A study of firearm homicide and suicide rates in the 10 years after California simultaneously mandated comprehensive background checks (CBC) for nearly all firearm sales and a prohibition on gun purchase and possession via misdemeanors violence policies (MVP) for persons convicted of most violent misdemeanor crimes found no change in the rates of either cause of death from firearms through 2000.
California’s comprehensive background check and misdemeanor violence prohibition policies and firearm mortality
Annals of Epidemiology, October 2018
Received 10 July 2018, Accepted 3 October 2018, Available online 11 October 2018
“California’s comprehensive background check and misdemeanor violence prohibition policies and firearm mortality” was published in the October issue of the journal Annals of Epidemiology and conducted by the Violence Prevention Research Program (VPRP) at UC Davis and the Johns Hopkins Bloomberg School of Public Health. It compared observed annual firearm homicide and suicide rates in California over a decade following enactment of comprehensive background check and misdemeanor violence prohibition policies in 1991 with data from 32 control states that did not have similar policies in place during the same period.
“In the 10 years after policy implementation, firearm suicide rates were, on average, 10.9 percent lower in California than expected, but we observed a similar decrease in non-firearm suicide,” said Garen Wintemute, professor of emergency medicine and director of the Violence Prevention Research Program at UC Davis, senior author on the study.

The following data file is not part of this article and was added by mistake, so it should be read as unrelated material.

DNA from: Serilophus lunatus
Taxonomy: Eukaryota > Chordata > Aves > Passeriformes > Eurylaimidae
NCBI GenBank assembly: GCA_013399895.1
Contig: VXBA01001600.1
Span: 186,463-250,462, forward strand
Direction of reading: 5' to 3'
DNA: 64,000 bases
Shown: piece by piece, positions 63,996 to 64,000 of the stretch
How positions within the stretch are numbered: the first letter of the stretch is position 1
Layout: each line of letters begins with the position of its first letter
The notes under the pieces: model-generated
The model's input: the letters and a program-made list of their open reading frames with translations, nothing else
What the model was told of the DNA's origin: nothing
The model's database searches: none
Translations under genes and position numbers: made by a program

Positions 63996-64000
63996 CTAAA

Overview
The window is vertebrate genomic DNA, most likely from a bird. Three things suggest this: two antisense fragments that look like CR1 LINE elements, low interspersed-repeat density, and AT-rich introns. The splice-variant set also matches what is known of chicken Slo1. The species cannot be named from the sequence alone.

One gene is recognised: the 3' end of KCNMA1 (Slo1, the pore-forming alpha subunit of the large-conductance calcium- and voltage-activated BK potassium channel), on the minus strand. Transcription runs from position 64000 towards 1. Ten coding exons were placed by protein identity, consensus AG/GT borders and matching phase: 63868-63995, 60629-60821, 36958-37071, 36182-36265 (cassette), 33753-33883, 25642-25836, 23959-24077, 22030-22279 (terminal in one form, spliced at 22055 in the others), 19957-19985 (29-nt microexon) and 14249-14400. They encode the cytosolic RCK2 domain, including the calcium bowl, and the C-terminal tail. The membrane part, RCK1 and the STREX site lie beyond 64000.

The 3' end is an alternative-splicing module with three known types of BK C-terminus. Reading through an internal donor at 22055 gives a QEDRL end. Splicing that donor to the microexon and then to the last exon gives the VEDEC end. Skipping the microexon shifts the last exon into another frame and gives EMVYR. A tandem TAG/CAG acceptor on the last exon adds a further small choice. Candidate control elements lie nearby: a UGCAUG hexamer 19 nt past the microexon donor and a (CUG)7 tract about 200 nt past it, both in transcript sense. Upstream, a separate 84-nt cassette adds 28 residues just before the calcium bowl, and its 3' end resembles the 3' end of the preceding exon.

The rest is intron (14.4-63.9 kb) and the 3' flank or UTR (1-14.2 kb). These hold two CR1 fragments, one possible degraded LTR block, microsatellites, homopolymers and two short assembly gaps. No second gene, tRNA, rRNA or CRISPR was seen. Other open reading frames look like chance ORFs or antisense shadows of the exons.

This was a quasi-experimental ecological study using the synthetic control group methodology. The researchers included annual firearm and nonfirearm mortality data for California and 32 control states for 1981-2000, with secondary analyses up to 2005. The study found no net difference between firearm-related homicide rates before and during the 10 years after policy implementation and that the enacted background check and misdemeanor violence policies were not associated with changes in firearm homicides in California while changes in firearm suicides were similar to changes in nonfirearm suicides. The null findings in California with these policies were found consistent with other recent background check evaluations. Results were robust across multiple model specifications and methods.
From the study’s Abstract, “In 1991, California implemented a law that mandated a background check for all firearm purchases with limited exceptions (comprehensive background check or CBC policy) and prohibited firearm purchase and possession for persons convicted within the past 10 years of certain violent crimes classified as misdemeanors (MVP policy). We evaluated the population effect of the simultaneous implementation of CBC and MVP policies in California on firearm homicide and suicide.” Stated Conclusions and Results were, “CBC and MVP policies were not associated with changes in firearm suicide or homicide.”
The study’s lead author was Alvaro Castillo-Carniglia, at the time a postdoctoral scholar at VPRP. Other authors include Magdalena Cerdá from the Violence Prevention Research Program at the University of California, Davis, School of Medicine; and Jon S. Vernick, Daniel Webster and Cassandra Crifasi from the Center for Gun Policy and Research at Johns Hopkins Bloomberg School of Public Health. The authors and the journal reported there were no potential conflicts of interest relevant to the study.
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